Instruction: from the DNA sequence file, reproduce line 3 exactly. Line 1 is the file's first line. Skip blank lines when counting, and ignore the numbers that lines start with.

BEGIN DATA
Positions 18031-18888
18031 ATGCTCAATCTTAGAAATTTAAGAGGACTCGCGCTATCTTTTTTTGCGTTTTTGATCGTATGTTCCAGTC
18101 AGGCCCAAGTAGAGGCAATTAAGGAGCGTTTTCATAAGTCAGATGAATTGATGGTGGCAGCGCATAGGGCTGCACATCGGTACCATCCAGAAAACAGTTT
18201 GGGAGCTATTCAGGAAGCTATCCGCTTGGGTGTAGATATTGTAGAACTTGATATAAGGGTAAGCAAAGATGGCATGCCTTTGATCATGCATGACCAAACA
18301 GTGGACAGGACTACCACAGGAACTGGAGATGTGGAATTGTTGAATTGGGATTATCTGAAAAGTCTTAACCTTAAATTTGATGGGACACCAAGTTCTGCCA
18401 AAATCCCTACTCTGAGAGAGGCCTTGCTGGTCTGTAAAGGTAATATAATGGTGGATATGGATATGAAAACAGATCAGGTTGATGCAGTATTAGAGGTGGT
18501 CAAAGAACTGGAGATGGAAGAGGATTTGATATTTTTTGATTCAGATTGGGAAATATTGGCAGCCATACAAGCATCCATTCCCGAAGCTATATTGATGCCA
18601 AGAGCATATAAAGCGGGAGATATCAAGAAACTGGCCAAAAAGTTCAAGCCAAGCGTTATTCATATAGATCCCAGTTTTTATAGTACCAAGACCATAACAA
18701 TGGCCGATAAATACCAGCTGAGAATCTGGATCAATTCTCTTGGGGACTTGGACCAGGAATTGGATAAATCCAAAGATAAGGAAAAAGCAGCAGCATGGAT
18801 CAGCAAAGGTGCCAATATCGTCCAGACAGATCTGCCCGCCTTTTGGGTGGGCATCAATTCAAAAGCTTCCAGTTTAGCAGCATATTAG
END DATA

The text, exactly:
18101 AGGCCCAAGTAGAGGCAATTAAGGAGCGTTTTCATAAGTCAGATGAATTGATGGTGGCAGCGCATAGGGCTGCACATCGGTACCATCCAGAAAACAGTTT